In this second of a three-column series on working with family and friends, let’s briefly address the fundamental decision involved with working for a friend or family member.

Throughout my career, whenever I was asked for service by a relative or close friend, unless unusual circumstances prevailed, I normally accepted the agency and charged my usual fee. They typically agreed without argument because they appreciated the value of our trust relationship.

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Occasionally, however, after calling me for professional advice, a couple of them proceeded to hire a hungrier agent who readily acquiesced to their demand for a chopped fee. Did I find this disturbing? Oh yes. Did I ever forget this betrayal? Nope. Have I forgiven them? The jury is still out, but I’m working on it.

If you’re asked for a discount, without raising an eyebrow, calmly refuse and without missing a beat, move to the next step. At that point, they might drop the issue and the problem is resolved. However, if they persist, ask them why they asked you to represent them.

If they reply that they thought you’d work for free, then it might be time to fetch your hat and head for the door.

But if they say they trust you, ask if they know another agent they trust as much. In most cases, they’ll say no. What’s that trust worth? What’s the value of being represented by someone with whom they share a familiar loving relationship, someone they completely trust to protect them unequivocally and who’ll conscientiously do absolutely everything in their power to fulfill their wishes? In my book, that’s worth a lot.

If they refuse to drop the issue, tell them to begin interviewing agents. They’ll likely respond by saying they don’t want to go to the trouble or wouldn’t trust them as much. Point made. Hold your ground. Or to preserve the relationship, you can fold, take a hit in your income and do your best in the following years to suppress your resentment or better yet, forgive them.

Their motivation isn’t that they don’t love and respect you. They may suffer from the virulent and increasingly common disease of Money Madness and be driven by a fear of scarcity. And that fear may be stronger than their innate ability to love.

It may be hard for you to handle, but you must accept that they’re hard-wired to think that way. If you allow yourself to violate your customary fee policy, then you’ll be aligning your own loving higher vibrational frequency with their lower fear frequency. (More on this topic in The Happy Agent.)

By strictly following this protocol, most prospective clients, whether family, friend or trusting stranger with whom you have a solid mutually respectful relationship, will be satisfied. If not, then consider what you may have lost as you walk out the door. Remember – relationships are more important than money.

In the next and last of this series, I’ll discuss the topic of boundaries.

[quote_box_center]“Treasure your relationships, not your possessions.” Anthony J. D’Angelo[/quote_box_center]


  1. Thank you Ross for your wise words. I agree with you about not compromising my values. I do work with friends, relatives and referrals and thank God, so far, my relationships have grown stronger. At the onset, I advise them that I do not double end and that I work for them. I do advise them that double ending is legal however, I do not find it ethical. I joke, that it is like having 2 spouses and they chuckle! I charge my full fee & always ensure that the co-operating rep receives 2.5% or 3%, with appreciation. I choose my clients and have walked away a couple of times when I realized that there was no chemistry, leave alone the money aspect. Hope you are enjoying your retirement and sailing. All the very best to you and your family! Yes, I do have your book! :) Thank you!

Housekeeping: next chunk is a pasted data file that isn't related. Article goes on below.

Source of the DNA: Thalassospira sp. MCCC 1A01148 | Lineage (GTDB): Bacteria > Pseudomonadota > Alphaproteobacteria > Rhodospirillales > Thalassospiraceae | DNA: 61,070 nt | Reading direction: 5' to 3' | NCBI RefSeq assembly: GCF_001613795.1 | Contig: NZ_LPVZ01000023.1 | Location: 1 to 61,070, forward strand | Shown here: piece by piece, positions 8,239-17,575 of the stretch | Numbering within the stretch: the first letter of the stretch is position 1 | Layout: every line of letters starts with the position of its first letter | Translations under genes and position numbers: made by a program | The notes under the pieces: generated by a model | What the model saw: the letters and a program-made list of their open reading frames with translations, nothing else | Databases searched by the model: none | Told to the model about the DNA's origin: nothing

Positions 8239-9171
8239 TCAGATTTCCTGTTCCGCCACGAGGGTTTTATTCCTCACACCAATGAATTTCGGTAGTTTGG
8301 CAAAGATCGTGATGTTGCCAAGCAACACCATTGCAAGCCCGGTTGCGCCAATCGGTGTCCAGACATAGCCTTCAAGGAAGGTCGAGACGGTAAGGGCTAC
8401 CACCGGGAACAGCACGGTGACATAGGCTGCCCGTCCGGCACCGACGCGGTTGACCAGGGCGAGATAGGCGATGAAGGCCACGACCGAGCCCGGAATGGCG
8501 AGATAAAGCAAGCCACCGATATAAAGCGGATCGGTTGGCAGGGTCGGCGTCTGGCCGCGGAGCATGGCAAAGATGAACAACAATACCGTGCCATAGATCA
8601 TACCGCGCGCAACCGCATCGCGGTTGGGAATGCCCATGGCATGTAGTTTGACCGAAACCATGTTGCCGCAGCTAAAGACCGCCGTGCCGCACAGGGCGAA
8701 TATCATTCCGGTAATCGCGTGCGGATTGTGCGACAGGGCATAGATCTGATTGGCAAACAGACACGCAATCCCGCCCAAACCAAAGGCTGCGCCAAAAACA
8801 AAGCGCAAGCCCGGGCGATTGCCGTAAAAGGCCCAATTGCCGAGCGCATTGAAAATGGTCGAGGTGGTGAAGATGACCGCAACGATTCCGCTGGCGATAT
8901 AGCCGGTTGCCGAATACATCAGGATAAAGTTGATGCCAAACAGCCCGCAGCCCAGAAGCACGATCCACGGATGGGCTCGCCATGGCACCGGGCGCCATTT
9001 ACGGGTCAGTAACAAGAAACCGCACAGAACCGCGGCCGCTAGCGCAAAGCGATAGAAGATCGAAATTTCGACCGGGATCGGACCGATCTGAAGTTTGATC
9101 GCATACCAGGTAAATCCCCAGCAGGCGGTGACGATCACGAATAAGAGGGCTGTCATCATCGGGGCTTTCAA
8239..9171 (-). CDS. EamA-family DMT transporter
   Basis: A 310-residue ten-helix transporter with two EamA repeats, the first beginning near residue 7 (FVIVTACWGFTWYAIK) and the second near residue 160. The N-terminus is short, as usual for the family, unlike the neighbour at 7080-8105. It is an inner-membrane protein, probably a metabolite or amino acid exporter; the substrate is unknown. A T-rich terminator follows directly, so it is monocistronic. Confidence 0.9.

• Thanks, Radha. It seems that you and I are cut from similar cloth. Being selective with whom we associate in this life helps on the road to happiness. Be well, my friend.

  2. In over 46 years working as a licensed Realtor and successfully assisting Buyers and Sellers to the tune of over ONE BILLION dollars in sales, I made it a point to not do business with relatives and close friends. Needless to say: I still enjoy a close, warm relationship with both groups. Nor do I recommend a Realtor even though I could extract a referral commission. It was NEVER worth it!

  3. Ross, thank you for this. These “nuggets of knowledge” you share are important for any professional to digest and use when faced with this situation not only with friends and family, but even a potential client. It boils down to us knowing our worth, being comfortable with that knowledge and being able to demonstrate our value proposition, beyond this, that beyond the trust factor, the respect for how we practice our craft, is recognized. In absence of these, is where the conundrum surfaces. Some friends and family are best referred to, or left to find their own agent as those will simply result in heartache much greater than the business revenue and when we consider commissions are gross revenue, the post expense and post tax net income is just not worth complicating or risking a relationship. In my almost 27 years as a REALTOR®️, I learned early on to be selective and to not compromise myself for anyone on my values learning (as we all do) the hard way that succumbing to the temptation led for the most part to a challenged future with them. No amount of money is worth losing a friend or damaging a familial relationship.


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